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‘Golden’ Shades of White

TIMES STAFF WRITER

“The Golden Palace” is a series that almost wasn’t.

When Bea Arthur announced that she was leaving “The Golden Girls” at the conclusion of last season, Betty White felt that the series was doomed.

White and co-star Estelle Getty met with executive producers Paul Junger Witt and Tony Thomas earlier this year.

“Susan Harris (the series’ creator and another executive producer) had come up with an idea to keep it going,” White said. “We went into the meeting thinking, no matter what they come up with, we’re going to say, ‘No.’ All our agents said now is the time to break away and don’t commit to anything.

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“We got so excited about it. We weren’t committing to anything, but we were enthusiastically hearing more and more.”

The result is a show that is neither old nor new, but mixes freshness with familiarity.

“To our great surprise, we are having a ball,” White said. “It’s coming together much better than we had thought.”

“The Golden Palace” will begin with Rose (White), Sophia (Getty) and Blanche (Rue McClanahan) selling their home and purchasing and operating an Art Deco Miami Beach hotel, a setting which has expanded the show’s possibilities.

“We were in the same house for seven years and rarely got out,” White said. “Now we’re in a hotel where there are people and activity all over.”

The new setting will also provide new challenges for the series’ stars.

“We have to be be a little bit deeper,” White said. “Rose can’t be as dizzy and Blanche can’t be as much of a hustler.”

“Golden Palace” also features three new cast members. White is especially impressed by Don Cheadle, who portrays the hotel’s manager.

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“He is a delightful surprise,” she said of Cheadle. “He is such a good actor with a great sense of humor and comedy. He took some actor’s choices (with the role) and began to befriend Rose.”

The other additions are Cheech Marin, of Cheech and Chong fame, as the hotel’s chef and Billy L. Sullivan as a 12-year-old boy abandoned at the hotel by his mother.

Arthur may be gone, but her character isn’t. Dorothy will be the subject of discussions and Arthur will make at least one guest appearance.

White believes the show also benefits by being on a different network. “The Golden Girls” ran for seven seasons on NBC, which declined to give “The Golden Palace” a full-season commitment.

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“I’m not trying to be critical of NBC, but what more could they to do promote us?” White asked. “But to CBS, we’re the new kids on the block.”

White is far from a new kid on the block, to television, CBS or Southern California. She was born in Oak Park, Ill., just outside Chicago, but moved here as a child. For a time, she lived at the northwest corner of Cahuenga Boulevard and Fountain Avenue, just four blocks north of the Ren-Mar Studios where “Golden Palace” is taped.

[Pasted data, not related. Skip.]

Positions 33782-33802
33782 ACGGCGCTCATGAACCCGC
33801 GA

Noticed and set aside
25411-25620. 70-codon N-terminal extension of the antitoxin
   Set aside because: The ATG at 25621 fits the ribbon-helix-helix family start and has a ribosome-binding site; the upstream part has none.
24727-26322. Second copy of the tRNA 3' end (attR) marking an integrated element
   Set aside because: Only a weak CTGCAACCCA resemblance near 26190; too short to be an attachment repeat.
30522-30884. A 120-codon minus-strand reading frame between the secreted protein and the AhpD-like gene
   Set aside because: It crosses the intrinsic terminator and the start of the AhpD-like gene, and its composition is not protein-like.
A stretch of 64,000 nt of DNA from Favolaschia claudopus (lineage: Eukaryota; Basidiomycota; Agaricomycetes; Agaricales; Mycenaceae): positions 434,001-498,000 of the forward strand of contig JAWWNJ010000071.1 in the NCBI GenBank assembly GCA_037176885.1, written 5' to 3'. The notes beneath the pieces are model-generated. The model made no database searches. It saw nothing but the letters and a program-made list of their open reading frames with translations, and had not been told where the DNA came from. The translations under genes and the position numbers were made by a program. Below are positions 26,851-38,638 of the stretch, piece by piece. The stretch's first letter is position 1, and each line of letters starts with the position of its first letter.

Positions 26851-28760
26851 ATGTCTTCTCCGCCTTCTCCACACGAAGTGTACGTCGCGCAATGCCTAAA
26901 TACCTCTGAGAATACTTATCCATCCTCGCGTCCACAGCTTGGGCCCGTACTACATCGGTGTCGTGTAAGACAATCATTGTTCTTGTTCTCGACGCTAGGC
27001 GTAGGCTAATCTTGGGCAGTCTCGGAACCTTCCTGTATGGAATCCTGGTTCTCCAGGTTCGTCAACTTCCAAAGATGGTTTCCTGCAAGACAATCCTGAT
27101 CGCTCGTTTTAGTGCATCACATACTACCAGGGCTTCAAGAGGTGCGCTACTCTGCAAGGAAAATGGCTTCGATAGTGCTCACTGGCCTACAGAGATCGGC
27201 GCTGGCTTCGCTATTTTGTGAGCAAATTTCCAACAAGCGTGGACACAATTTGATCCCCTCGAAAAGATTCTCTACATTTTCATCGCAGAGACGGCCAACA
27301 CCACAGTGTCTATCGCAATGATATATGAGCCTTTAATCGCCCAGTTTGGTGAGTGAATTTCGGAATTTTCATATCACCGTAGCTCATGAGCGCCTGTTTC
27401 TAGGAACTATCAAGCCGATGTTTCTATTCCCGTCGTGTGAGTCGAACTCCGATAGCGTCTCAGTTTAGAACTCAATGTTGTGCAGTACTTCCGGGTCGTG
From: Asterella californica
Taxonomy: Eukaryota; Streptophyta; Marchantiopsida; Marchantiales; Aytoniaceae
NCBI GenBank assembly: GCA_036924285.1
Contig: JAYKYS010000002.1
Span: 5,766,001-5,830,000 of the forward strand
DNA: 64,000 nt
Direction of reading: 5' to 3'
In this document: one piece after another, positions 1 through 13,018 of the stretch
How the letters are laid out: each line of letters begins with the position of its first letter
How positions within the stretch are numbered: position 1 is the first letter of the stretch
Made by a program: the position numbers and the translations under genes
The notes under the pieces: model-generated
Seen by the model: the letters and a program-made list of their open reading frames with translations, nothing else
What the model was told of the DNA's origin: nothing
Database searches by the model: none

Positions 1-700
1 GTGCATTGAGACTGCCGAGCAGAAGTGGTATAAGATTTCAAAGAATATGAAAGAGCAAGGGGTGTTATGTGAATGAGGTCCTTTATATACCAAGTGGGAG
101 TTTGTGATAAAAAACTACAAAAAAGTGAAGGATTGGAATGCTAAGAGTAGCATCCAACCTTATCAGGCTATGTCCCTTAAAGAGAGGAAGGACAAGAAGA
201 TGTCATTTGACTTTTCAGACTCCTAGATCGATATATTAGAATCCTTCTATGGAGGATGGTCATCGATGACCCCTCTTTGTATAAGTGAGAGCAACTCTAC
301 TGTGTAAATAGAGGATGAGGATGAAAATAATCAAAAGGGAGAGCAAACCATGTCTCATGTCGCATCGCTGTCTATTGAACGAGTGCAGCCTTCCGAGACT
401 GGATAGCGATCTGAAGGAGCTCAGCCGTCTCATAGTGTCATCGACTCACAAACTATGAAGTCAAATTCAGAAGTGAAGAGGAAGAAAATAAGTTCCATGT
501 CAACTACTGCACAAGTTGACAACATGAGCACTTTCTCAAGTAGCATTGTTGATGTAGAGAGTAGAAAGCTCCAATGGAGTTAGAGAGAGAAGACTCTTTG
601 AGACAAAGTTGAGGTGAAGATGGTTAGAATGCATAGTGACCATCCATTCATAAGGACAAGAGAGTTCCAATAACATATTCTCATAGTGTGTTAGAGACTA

When White was in the fifth grade, her family moved to Beverly Hills, where she went to grade school and high school.

Eschewing college for a career in radio, White went to television in the early 1950s, co-hosting a program on KLAC (now KCOP) with Al Jarvis.

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“It ran 5 1/2 hours a day, six days a week,” she said. “When you went in the morning, you never knew what the day would hold.”

White and Jarvis would fill the time with singing, interviews, live commercials (the record for a day was 58) and comedy sketches, “which we would make up as we went along.”

One sketch that attracted a following was “‘Alvin and Elizabeth,” a look at a young married couple. It was transformed into a nationally syndicated situation comedy, “Life With Elizabeth” (1953-55).

Another situation comedy, “Date With the Angels” ran on ABC in 1957 and 1958, and now airs on cable’s Nostalgia Television. A short-lived comedy variety show, “The Betty White Show,” followed later in 1958 on the same network.

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White’s next stop was on NBC’s “The Jack Paar Show,” 1959-62. During the 1960s, she was a frequently seen series guest, a parade host and a game-show panelist, notably on “Password,” which was hosted by her husband of 18 years, the late Allen Ludden.

In 1973, White returned to series television as Sue Ann Nivens, “The Happy Homemaker,” on “The Mary Tyler Moore Show.”

She was able to transform a one-shot role described as an “icky-sweet Betty White-type” (a dozen actresses auditioned for the role before White was finally called in) into one for which she twice won Emmy Awards as best supporting actress in a comedy.

Although “The Mary Tyler Moore Show” producers thought there was a Betty White-type, White credits her longevity to the variety of roles she has played, which also has helped her from being stereotyped.

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“I’ve been so lucky,” she said. “Let’s face it. It’s been a thrill. To be on a hit when you should be in a rocking chair is just marvelous.

“The old saying about one door closes and another opens is true. There have been times when a show has ended, and I’ve thought that’s the end of the world. But after that, something else comes along.”

“The Golden Palace” premieres Friday at 8 p.m. on CBS. “Date With the Angels” airs Sundays at midnight on Nostalgia Television.


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